Continuing the galleries for UK small press mini-comics, I’ve started a page for John Watson. 16 covers up so far; more to come from this exceptionally wonderful and talented illustrator. As an introduction to this artist, here’s an appreciation I wrote for him soon after his death in 2002. It was published, along with other tributes, on the occasion of an exhibition of his work.
John Watson (2002)
John Watson was an exceptional artist, and one with a quirky side which he exhibited in an extraordinary series of small publications. Between about 1986 and 1988, John produced at least 25 titles of these small-run pubs, most of them under the general title SPY. Other titles included HUMP, CUCKOO, OVO, FLY, MONSTER, NOSE, MOUTH and HUM. I helped to sell these through the Fast Fiction distribution system which I was operating at the time. John’s little publications were sold as mini-comics, although they weren’t strictly comics at all. Usually xeroxed onto sheets of A4 cream or blue paper, they unfolded to reveal – not a strip cartoon, but a huge sprawling imaginary landscape, peopled with weird semi-human creatures parading around bizarre, twisted cities and crazy ramshackle buildings. Characters spoke in word balloons, but that’s about the only concession to conventional comic strips John made. He never told a story and never had a recurring character.
Everyone bought the SPY series and came back hungry for more. No wonder. These tiny slices of oddness were addictive – I think that nobody (myself included) could quite figure out what was happening in them, and we just kept reading to try and get onto John’s wavelength. Sure, they promised plenty laughs. The characters looked superficially like ‘bigfoot’ cartoons; but a closer look revealed them as ingeniously delineated grotesques, positively reeking of ugliness. His one-liners promised conventional gag-joke hilarity; read them carefully, though, and they turned out to be absurdist utterances, each one operating with a bizarre, self-cancelling logic.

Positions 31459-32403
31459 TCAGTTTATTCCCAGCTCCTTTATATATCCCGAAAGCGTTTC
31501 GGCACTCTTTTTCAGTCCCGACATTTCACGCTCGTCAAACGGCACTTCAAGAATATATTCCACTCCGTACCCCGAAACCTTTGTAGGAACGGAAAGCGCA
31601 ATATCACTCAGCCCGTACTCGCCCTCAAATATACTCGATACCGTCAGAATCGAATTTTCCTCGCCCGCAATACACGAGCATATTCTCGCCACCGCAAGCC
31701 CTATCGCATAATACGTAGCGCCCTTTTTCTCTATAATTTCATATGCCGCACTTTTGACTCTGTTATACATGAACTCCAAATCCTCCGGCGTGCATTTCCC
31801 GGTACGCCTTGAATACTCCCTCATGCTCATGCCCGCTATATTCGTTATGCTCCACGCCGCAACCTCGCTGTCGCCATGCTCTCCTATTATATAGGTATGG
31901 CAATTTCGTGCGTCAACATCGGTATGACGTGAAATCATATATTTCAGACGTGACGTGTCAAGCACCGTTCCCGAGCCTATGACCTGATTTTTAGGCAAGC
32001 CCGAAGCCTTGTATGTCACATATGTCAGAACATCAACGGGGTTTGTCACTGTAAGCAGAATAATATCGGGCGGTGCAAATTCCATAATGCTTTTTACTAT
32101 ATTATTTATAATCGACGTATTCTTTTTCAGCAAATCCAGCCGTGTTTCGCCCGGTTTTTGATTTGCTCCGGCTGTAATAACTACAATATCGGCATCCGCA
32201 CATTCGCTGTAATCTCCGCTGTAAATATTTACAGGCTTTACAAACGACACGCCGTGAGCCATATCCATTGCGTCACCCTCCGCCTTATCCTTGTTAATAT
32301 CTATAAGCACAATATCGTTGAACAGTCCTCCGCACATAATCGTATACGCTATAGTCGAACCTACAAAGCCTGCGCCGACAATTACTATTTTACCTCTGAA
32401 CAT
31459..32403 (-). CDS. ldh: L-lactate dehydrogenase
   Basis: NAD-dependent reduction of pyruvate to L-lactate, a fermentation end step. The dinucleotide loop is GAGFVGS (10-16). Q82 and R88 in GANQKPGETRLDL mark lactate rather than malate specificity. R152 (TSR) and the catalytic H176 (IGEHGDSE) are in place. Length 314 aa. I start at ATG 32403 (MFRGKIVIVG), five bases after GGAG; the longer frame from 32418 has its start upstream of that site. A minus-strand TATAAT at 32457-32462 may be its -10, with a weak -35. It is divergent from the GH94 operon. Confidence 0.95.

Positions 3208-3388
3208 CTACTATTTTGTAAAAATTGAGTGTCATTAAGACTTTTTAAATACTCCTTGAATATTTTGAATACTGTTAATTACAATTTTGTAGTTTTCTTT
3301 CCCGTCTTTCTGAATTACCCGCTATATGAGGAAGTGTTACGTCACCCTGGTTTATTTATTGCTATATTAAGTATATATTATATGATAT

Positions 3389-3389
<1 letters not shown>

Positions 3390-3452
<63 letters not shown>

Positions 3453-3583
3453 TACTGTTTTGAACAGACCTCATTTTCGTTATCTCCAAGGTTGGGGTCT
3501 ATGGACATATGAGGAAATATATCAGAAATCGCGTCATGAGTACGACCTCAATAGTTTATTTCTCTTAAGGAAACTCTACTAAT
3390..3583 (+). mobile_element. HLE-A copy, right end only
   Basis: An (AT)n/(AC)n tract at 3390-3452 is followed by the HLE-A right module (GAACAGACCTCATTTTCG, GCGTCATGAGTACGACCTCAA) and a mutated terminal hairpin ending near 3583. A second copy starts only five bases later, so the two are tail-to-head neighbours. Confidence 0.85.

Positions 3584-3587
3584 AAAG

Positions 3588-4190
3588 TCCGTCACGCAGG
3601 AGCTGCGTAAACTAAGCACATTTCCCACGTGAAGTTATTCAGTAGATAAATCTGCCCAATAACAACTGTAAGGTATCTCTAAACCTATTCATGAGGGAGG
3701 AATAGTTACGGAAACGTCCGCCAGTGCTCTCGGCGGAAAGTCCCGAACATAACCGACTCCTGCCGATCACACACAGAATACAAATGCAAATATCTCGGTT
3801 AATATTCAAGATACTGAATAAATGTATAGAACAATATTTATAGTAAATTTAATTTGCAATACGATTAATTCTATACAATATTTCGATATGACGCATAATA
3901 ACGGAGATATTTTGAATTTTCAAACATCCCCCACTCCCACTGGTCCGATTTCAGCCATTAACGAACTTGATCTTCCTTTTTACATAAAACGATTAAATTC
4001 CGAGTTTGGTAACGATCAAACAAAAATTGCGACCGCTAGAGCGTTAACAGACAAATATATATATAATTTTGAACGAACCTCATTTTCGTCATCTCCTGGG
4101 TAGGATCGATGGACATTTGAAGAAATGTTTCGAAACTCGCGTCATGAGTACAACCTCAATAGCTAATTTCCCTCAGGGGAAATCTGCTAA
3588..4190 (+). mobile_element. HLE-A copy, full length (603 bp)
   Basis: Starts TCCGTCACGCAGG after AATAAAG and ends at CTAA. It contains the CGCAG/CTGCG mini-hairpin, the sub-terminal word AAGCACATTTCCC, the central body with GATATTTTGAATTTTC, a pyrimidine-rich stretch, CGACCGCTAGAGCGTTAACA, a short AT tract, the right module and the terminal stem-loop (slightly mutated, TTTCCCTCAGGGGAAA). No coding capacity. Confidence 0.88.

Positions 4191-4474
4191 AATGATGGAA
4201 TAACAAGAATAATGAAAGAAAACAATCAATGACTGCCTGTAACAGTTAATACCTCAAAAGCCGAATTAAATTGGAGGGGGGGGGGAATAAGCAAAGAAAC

I’m looking again at the SPY comics now after some 12-13 years, and find they are steeped in fairly dark, bleak observations on the human condition. At the time I used the phrase ‘life seen as an energetic pageant of lunacy’. John wasn’t a bitter man. The callous indifference and casual selfishness of his characters is observed, not with a Swiftian despair, but with a complaisant shrug. John was preoccupied with the way human relations didn’t really work. All his characters fail to communicate; instead, they speak in twisted versions of well-known phrases, mostly to themselves (I can’t recall a single dialogue taking place in any SPY). Suicide is the life-option of many of them; usually they do it by leaping from one of Watson’s many bleak tower blocks, to the general indifference of the remaining populace, who either don’t notice, or don’t understand.
John couldn’t escape the physicality, the dirt and filth of human relations; most of his characters stink, and cheerfully discuss their smelliness with each other. If there isn’t any stink, John will find some to dig up; even his buildings proudly displayed their huge sewage pumps, spewing effluent onto the streets. Perhaps he found human behaviour too clinical; we all like to hide our feelings, but John’s SPY would dig them up and make us wallow in them. Maybe he used stink as a metaphor for real emotion. I think this also informed his totally idiosyncratic take on sexual relations. I can’t figure out if John found sex completely absurd, or dangerous and frightening, or all three. He stopped short of drawing it in a vulgar way, but he found other ways to really let fly. Never afraid of huge phallic symbols (or breast substitutes), he allowed his characters to develop enormous growths and protuberances which were little short of nightmarish. The nose was his favourite penis-substitute, but long worm-like necks and tentacles also abounded. These growths acquired a life of their own, literally. Lust In Space depicts a half-human, half dustbin-robot with the ubiquitous Watson condom on his nose, while his sex organ has grown a pair of feet and walks ahead of its owner, boasting ‘My mental capacity is as big as my sexual capacity’. There aren’t many artists short of Hieronymous Bosch who could pull off an image like this.
I always wondered if John was troubled by what he saw as a basic lack of compassion in the world – certainly nobody in SPY world exhibits much in the way of love. Rather, everyone seems motivated by need. Basic human needs – they’ll use each other for sex, but in the end will settle for anything they can get their hands on. ‘Can I have your tin of beans?’ they ask one prospective suicide. The most touching statement he ever made was on a visiting card. ‘Your heart doesn’t work properly until it’s been broken’.
John Watson – the Spy in the House of Lust!